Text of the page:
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Apple iPad: A stretch iPod touch with a business model


'Net Insider By Scott Bradner, Network World
February 02, 2010 11:44 AM ET


Two years ago I wrote about what I'd like to see in an Apple tablet. Of the 21 features I listed, the Apple iPad seems to meet or come close to 14 of them. Not too bad.


But now that I see the iPad, I'm not satisfied. However, I do think that it is far too early to tell if the iPad, or the iPad Pro that I hope will soon be announced, is an actual game changer like the iPod and iPhone have been. Right now the iPad looks like a stretch iPod touch with a business model.


I'm not someone who buys everything that Apple makes. I have managed to skip a few products, and I think the iPad will be one of those.


That said, I do think the iPad, or maybe its business model, is important in the evolution of how people deal with the Internet.


A quick survey of the post-announcement iPad reviews produces the same sort of generally negative pundit environment that many Apple products get from the people, like me, who are paid to articulate an opinion. It seems that negative opinions sell better than positive ones, and that observation is not limited to technology.


Observers criticized the first iPod (too expensive, no replaceable battery), the first iPhone (no keyboard, only AT&T) and the Macbook Air (no connections). The litany continues with the iPad: too expensive (even though it will cost half of what many pundits thought it would); no camera for video chat (even though a camera on a lap-held computer would be anything but steady); using AT&T (even though the iPad is not locked and can be supported by any other hardware-compatible carriers, such as T-Mobile in the United States); no iPhone (even though Apple and AT&T are now permitting VoIP calls over 3G  as well as Wi-Fi); no GPS (even though the Apple location determination via Wi-Fi access point ID is good enough for many location-based applications); no USB or Ethernet (even though you can get USB through the docking connector); no multitasking (even though that is part of what produces a 10-hour batter life); and the iPad is not open and has to use the Apple App Store (with only 140,000 applications).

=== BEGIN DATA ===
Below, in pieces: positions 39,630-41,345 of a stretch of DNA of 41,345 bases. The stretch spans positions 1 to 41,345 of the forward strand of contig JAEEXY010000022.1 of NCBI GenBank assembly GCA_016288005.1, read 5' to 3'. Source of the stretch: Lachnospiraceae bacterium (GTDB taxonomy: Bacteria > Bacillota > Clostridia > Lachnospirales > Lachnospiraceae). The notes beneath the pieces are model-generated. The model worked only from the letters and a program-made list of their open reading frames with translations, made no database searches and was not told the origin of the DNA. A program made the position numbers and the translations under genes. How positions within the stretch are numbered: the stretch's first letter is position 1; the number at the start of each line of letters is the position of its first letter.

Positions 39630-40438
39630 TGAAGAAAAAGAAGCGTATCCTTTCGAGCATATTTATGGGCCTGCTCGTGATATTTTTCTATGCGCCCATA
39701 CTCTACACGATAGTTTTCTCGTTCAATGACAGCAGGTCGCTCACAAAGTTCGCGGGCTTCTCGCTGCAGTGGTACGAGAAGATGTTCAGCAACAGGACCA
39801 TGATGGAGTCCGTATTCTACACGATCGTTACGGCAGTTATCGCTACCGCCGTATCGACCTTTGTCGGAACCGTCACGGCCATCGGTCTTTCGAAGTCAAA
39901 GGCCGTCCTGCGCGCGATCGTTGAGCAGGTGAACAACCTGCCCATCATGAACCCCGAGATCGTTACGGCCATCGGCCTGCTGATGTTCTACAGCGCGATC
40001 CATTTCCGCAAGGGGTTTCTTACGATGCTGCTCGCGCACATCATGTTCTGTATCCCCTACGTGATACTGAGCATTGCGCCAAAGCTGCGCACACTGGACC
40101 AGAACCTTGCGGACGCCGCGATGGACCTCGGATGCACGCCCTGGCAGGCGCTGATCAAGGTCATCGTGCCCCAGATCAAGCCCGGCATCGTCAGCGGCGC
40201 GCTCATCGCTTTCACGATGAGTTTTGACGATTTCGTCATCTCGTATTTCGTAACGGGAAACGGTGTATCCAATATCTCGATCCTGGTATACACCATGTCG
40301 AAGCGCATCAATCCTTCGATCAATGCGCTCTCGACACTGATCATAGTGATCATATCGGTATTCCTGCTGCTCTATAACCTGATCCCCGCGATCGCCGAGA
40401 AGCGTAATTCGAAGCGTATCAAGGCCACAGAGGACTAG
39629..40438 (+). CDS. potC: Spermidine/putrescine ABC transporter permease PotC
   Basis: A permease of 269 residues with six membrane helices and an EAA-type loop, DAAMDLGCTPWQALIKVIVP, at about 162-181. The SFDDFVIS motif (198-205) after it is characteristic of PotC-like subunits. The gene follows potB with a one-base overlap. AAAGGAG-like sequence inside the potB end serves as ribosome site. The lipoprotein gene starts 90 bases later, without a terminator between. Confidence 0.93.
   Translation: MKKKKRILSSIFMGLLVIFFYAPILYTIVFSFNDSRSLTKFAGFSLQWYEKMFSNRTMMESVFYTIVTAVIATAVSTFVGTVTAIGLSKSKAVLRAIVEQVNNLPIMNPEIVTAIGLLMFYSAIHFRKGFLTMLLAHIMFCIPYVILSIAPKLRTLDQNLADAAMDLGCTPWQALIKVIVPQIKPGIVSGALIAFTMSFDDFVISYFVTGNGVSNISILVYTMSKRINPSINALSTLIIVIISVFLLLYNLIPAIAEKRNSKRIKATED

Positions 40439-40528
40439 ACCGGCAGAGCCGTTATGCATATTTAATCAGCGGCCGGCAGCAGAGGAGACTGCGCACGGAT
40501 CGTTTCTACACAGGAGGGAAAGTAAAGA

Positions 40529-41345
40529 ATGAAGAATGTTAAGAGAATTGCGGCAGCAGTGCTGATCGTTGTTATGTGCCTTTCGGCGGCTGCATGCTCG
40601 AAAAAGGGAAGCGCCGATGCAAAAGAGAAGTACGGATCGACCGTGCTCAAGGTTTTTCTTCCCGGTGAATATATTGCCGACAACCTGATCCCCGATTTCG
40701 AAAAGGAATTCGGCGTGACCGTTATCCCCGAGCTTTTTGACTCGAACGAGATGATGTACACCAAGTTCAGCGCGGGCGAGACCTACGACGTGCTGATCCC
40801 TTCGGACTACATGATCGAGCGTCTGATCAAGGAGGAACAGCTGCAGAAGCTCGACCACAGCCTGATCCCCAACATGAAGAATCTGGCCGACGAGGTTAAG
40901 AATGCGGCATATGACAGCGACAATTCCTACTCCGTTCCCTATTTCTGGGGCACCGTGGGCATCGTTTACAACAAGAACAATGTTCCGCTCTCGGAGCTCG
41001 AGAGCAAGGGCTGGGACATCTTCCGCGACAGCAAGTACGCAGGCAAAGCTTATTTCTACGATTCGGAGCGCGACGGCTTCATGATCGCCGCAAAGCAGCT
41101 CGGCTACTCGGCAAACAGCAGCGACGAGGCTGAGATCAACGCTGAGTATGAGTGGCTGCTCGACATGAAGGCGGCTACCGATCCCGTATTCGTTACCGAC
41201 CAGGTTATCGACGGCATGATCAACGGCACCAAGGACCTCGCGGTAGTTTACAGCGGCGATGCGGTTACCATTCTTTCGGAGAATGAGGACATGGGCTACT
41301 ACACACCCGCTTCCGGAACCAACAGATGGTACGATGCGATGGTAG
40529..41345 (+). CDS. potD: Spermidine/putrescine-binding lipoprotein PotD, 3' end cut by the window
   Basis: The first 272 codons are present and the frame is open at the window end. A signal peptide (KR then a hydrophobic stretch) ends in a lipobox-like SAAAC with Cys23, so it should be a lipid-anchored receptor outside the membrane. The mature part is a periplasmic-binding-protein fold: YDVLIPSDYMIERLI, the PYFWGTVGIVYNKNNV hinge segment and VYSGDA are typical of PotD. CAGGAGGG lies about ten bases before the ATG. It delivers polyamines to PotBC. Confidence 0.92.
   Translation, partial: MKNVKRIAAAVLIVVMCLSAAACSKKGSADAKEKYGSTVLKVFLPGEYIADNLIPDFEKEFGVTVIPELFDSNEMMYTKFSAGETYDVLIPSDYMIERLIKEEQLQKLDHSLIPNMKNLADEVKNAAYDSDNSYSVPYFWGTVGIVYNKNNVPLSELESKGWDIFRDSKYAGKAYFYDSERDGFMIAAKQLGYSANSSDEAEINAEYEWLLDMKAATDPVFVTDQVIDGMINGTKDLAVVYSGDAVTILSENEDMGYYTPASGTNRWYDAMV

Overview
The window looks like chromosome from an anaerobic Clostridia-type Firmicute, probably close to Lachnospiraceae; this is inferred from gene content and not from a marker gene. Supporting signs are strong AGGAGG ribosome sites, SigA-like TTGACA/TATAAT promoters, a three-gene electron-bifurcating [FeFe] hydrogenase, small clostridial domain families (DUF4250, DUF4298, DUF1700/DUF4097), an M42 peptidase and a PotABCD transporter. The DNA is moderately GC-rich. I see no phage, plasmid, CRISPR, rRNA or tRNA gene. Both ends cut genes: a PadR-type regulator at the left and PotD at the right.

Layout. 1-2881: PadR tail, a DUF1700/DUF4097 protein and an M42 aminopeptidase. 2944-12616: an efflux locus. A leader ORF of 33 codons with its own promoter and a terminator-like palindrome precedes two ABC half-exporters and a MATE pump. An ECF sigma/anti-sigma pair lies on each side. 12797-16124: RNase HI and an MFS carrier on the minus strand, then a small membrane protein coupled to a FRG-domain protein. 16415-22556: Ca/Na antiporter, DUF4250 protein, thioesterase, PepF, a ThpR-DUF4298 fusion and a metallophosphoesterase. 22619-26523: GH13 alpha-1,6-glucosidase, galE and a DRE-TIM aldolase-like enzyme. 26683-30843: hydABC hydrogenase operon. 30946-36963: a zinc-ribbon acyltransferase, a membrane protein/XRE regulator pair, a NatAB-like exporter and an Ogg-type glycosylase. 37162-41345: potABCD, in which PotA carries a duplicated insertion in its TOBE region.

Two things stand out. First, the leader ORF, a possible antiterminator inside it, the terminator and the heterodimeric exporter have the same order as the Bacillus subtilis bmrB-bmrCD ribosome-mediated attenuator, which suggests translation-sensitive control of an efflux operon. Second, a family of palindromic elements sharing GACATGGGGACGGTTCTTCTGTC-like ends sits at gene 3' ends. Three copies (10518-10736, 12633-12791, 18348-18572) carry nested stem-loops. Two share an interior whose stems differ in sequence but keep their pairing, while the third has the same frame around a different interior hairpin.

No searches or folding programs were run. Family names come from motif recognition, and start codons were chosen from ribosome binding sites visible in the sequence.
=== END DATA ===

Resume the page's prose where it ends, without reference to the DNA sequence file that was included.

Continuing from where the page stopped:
None of these seems to be all that big a deal if people use the iPad for what it seems to be designed for - a general purpose device that can do a very good job with the presentation of media and of the Internet, with a second-to-none user interface -- and maybe a little game playing, document viewing and editing thrown in. (See "Special-purpose device in a general-purpose world".)


In retrospect, the most important part of the iPod is the iTunes business model, which changed the basic way music is sold. A model that forced the music companies to offer music in a way that their customers wanted -- with digital rights management but with the DRM designed not to be visible to most users.


The most important part of the iPad may be the business model around newspapers and books. But Apple is not forcing publishers into doing things that the customer wants. The publishers can set their own prices, and you can be sure they will set prices and restrictions that will cause most potential customers to ignore the offerings. They will shoot themselves in the foot but may, in the long run, learn.


I think that the iPad has a lot of potential as is. It may take a while --bringing clue to copyright holders is a very slow process -- yet Apple will sell a lot of these devices. As for me, I'm waiting for the iPad Pro that will run Snow Leopard -- and thus be a real computer.


Disclaimer: I have not talked to anyone at Harvard about the iPad so have no idea if anyone at the university is paying attention to it. So the above review and desire is mine.


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